Monica (1980): Singer whose latest album, “The Boy is Mine,” contains her Grammy Award-winning duet with Brandy. Monica began singing in her church choir at the age of four, and was discovered at a talent showcase when she was just 12 years old. Monica was quickly signed to Arista Records, and in 1995, she released the multi-platinum album “Miss Thang,” which spawned the number one singles “Don’t Take it Personal” and “Before You Walk Out Of My Life.” Just two year later, Monica had recorded her sophomore effort, “The Boy Is Mine,” and she was once again riding high at the top of the charts with the songs “Angel of Mine” and “For You I Will.”

Ben Gillies (1979): Drummer who is a member of the popular Australian band “Silverchair.” Gillies went to school with fellow band members Chris Joannou (bass) and Daniel Johns (guitars and vocals), and they were all just 15 years old when their 1995 debut album, “Frogstomp,” became an international sensation. Frogstomp entered the Australian music charts at number 1, and the singles “Pure Massacre” and “Tomorrow” were embraced by American grunge fans. Critics hailed Silverchair's sophomore effort, “Freak Show” in 1997, and their latest album, “Neon Ballroom,” topped the charts in their native Australia. Tickets for his latest "Across the Night" tour sold out in less than an hour.

Kevin Kline (1947): Actor who made his big screen debut in the critically acclaimed feature Sophie’s Choice (1982). Kline was bitten by the acting bug in college, and upon graduating, moved to New York to pursue his dream. It was there that Kline studied acting at Julliard, and became a founding member of an acting company with classmates, William Hurt and Patti Lupone. While Kline began appearing on the soap opera, “Search for Tomorrow” in the early ‘70s, his heart still belonged to the theatre. In 1978, Kline earned a Tony Award for his work in “On the Twentieth Century” and won a second in 1981 for “The Pirates of Penzance.” After segueing to the silver screen in 1982, Kline gave memorable performances in The Big Chill (1983), A Fish Called Wanda (1988), The January Man (1989), Soapdish (1991) and Dave (1993). In recent years, Kline has starred in In and Out (1997) and A Midsummer Night’s Dream in 1999.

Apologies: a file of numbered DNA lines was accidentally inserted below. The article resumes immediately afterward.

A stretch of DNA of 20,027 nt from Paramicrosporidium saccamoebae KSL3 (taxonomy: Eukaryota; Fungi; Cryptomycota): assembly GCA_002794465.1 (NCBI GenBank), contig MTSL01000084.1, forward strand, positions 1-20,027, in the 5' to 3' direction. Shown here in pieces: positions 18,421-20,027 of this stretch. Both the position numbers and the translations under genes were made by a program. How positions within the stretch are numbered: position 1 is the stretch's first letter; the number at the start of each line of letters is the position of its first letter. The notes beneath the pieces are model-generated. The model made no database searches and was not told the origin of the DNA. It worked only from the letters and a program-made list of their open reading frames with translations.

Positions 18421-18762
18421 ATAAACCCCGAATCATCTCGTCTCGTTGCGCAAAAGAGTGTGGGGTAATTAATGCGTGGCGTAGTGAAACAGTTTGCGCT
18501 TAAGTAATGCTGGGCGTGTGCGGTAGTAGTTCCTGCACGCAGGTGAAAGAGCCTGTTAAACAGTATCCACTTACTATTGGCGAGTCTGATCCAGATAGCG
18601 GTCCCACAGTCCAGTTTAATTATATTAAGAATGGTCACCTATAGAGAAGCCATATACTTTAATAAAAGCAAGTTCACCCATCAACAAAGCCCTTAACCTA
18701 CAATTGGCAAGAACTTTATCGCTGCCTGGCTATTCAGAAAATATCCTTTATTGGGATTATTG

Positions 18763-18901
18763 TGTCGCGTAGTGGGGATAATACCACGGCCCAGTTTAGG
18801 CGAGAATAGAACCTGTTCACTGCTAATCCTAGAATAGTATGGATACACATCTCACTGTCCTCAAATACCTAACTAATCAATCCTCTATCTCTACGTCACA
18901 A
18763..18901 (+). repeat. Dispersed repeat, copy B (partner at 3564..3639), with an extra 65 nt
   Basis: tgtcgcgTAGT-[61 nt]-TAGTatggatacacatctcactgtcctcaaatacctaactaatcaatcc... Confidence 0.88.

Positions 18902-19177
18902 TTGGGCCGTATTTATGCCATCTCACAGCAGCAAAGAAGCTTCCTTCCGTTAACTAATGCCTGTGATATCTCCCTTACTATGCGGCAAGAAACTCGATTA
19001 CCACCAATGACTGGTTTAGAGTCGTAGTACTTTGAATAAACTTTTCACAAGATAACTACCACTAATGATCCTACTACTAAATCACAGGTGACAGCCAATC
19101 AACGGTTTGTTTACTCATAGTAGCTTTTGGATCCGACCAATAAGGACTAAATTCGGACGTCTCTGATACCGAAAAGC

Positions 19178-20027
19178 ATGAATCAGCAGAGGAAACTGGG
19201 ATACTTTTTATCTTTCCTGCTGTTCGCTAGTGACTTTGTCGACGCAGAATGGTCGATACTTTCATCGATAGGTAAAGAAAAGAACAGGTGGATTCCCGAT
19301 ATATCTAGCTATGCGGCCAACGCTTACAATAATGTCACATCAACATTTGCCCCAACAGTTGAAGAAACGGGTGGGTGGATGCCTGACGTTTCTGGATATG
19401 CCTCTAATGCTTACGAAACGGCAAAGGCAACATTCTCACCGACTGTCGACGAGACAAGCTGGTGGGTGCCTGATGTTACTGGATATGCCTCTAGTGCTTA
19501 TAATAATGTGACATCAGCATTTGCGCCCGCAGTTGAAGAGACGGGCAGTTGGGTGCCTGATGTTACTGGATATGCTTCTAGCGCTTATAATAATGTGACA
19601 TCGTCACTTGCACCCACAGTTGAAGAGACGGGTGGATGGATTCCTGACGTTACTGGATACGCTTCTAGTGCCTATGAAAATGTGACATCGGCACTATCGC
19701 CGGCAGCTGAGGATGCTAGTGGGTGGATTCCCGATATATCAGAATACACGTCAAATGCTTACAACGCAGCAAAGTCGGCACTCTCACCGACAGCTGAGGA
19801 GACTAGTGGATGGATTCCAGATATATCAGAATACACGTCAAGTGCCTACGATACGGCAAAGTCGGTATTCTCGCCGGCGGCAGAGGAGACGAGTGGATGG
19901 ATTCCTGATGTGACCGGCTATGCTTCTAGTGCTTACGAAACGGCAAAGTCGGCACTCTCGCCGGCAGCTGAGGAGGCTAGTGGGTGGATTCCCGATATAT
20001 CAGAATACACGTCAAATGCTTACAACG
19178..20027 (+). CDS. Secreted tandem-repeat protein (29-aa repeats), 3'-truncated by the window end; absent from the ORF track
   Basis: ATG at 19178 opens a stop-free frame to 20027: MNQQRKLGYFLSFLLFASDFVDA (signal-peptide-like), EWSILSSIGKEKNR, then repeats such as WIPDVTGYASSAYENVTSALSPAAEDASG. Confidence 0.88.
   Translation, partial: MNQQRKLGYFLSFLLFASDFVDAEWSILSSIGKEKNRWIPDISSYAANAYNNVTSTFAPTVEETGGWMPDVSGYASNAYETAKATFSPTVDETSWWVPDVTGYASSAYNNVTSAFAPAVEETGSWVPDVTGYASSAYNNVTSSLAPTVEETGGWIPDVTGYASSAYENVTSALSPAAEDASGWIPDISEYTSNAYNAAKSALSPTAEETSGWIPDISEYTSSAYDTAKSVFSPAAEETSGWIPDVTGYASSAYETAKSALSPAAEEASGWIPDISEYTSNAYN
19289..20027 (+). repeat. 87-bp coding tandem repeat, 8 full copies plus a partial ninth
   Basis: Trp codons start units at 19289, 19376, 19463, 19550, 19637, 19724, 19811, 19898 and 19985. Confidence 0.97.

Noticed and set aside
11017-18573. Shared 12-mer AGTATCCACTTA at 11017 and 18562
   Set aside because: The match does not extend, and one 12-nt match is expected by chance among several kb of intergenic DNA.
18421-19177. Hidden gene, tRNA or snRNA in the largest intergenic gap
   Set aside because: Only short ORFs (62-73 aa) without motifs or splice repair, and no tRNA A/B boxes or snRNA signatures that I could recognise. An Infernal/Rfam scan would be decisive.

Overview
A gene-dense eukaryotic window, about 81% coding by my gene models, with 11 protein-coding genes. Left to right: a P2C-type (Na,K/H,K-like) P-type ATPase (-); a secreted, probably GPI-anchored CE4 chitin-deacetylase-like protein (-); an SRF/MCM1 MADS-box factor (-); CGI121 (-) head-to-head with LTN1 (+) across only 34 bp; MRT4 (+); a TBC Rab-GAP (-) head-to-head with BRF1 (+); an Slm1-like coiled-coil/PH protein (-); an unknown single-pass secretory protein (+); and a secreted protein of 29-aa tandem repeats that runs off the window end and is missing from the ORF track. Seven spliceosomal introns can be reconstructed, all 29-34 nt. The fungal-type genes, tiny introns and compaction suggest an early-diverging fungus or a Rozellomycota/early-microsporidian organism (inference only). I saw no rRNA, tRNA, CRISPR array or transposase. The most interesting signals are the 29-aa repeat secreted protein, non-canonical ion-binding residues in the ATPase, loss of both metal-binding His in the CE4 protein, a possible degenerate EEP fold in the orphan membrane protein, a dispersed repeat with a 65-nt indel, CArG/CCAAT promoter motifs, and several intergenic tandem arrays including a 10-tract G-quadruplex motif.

Bob Kane (1916): Cartoonist and animator who created Gotham City’s “Dark Knight,” Batman. Kane grew up in New York City and joined the Max Fleischer Studio as a trainee animator in 1934. Just five years later, Kane created Batman for Detective Comics. Kane’s Batman was the opposite of what one might consider to be your "typical" superhero. While the upbeat Superman was popular at the time, Kane created a character with a haunting past that cloaked him in mystery. The outline of a bat silhouette was in sharp contrast to the upbeat red and yellow superman emblem, and fans embraced the change. By the late 1940s, Batman was a more lighthearted comic, and his good deeds in Gotham City earned him the title of the “Caped Crusader.” Whether you prefer the campy Batman of the popular ‘60s television series, or the brooding bat in Tim Burton’s films, you have Kane to thank for your viewing pleasure. While Kane passed away in 1998, Batman lives on in numerous storylines throughout current comic books.

Moss Hart (1904): Playwright and director who won a Tony Award in 1956 for directing the Broadway Musical “My Fair Lady.” Hart grew up in the Bronx, and began his prestigious career as an assistant to a theatrical producer. While Hart wrote his first play at the age of 18, he did not achieve success until he teamed up with fellow playwright, George Kaufman. Together, Moss and Kaufman brought eight productions to Broadway, including Once in a Lifetime (1929), Merrily We Roll Along (1934), You Can’t Take It With You (1936) and The Man Who Came to Dinner (1939). Hart passed away in 1961.